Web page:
Bauxite is the primary source of aluminium metal, and about 85% of bauxite mined is processed via the Bayer Process to make alumina trihydrate (ATH), then smelter grade alumina (SGA) from which aluminium metal is derived.
The respective processes take place in an alumina refinery and aluminium smelter, which may or may not be integrated.
The remaining 15% of crude bauxite mined is used to produce a range of non-metallurgical bauxite grades and non-metallurgical alumina grades.
There are three main bauxites types – boehmite, diaspore, and gibbsite – which each differ in chemical and physical characteristics, and each have predominance in certain regions of the world.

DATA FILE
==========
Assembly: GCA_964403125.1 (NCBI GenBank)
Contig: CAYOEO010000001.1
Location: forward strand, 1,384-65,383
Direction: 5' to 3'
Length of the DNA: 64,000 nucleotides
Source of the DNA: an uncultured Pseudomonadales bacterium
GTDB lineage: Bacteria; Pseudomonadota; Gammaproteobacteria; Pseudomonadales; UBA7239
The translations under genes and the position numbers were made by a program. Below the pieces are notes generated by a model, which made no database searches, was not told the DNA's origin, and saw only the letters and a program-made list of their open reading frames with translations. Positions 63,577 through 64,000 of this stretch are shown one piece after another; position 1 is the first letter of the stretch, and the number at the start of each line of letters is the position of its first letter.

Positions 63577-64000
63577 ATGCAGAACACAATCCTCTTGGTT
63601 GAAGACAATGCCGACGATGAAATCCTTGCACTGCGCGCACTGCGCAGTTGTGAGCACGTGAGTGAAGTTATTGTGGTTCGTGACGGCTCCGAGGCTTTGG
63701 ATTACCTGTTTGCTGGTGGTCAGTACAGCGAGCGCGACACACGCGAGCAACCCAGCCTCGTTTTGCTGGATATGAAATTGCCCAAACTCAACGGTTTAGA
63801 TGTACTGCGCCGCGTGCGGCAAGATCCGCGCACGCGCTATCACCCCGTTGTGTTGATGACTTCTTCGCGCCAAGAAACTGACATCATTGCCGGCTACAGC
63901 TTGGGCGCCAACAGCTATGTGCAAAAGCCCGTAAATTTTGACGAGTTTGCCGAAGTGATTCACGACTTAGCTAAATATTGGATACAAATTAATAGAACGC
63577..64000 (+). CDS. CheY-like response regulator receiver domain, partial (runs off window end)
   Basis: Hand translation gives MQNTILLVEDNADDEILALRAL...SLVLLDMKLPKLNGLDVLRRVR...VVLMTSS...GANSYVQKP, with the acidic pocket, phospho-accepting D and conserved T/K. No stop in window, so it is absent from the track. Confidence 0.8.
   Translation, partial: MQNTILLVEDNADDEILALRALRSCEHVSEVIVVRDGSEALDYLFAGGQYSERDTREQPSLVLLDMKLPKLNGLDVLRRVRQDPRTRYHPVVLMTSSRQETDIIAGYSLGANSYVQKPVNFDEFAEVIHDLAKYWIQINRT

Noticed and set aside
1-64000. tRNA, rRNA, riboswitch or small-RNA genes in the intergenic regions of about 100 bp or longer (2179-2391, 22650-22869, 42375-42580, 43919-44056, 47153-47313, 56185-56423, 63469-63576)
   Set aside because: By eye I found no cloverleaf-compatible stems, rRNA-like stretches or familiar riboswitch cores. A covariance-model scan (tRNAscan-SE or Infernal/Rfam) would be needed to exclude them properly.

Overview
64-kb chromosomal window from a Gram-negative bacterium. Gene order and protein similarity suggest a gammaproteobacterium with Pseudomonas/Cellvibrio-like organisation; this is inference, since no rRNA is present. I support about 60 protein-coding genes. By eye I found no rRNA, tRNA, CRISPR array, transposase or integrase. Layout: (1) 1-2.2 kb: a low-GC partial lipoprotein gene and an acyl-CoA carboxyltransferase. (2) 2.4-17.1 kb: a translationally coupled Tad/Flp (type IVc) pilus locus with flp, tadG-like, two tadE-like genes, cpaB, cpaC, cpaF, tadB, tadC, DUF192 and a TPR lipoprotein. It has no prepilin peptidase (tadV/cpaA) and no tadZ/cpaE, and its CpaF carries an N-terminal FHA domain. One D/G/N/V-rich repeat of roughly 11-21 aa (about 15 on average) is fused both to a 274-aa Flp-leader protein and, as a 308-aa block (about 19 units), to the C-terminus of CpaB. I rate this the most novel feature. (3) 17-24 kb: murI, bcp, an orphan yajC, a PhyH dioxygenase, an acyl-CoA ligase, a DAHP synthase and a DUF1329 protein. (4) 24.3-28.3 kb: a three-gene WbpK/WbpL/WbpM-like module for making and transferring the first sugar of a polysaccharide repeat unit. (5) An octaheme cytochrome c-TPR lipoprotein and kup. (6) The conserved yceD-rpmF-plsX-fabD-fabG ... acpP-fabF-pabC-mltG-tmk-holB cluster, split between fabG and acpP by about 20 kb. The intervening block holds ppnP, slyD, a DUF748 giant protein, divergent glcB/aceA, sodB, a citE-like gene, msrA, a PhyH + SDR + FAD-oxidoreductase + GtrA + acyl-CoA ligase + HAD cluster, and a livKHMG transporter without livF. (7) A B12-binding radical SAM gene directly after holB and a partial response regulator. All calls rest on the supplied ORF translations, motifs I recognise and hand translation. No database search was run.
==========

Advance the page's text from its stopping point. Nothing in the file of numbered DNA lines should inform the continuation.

Owing to their different characteristics, bauxites are carefully selected for non-metallurgical uses as demanded by the required end use specifications of the derived bauxite and alumina grades.
According to the USGS, 201m. tonnes of bauxite was mined in 2009.
Although metallurgical grade bauxite may be suitable for certain non-metallurgical applications, such as in cements and slag conditioning, most non-metallurgical bauxites are confined to specific regions in Australia, Brazil, China, France, Guinea, Greece, Guyana, Turkey and the USA.
The primary sources of non-metallurgical bauxite are China, Greece, Guyana and Turkey.
About 5% of bauxite is mined and processed for direct use as non-metallurgical bauxite grades. Raw, uncalcined bauxite is used for cement, slag conditioning, and chemicals.
Calcined bauxite is produced to make abrasive, refractory, welding, and proppant grades.
Abrasive grade bauxite is fused to manufacture brown fused alumina used in abrasives and refractories.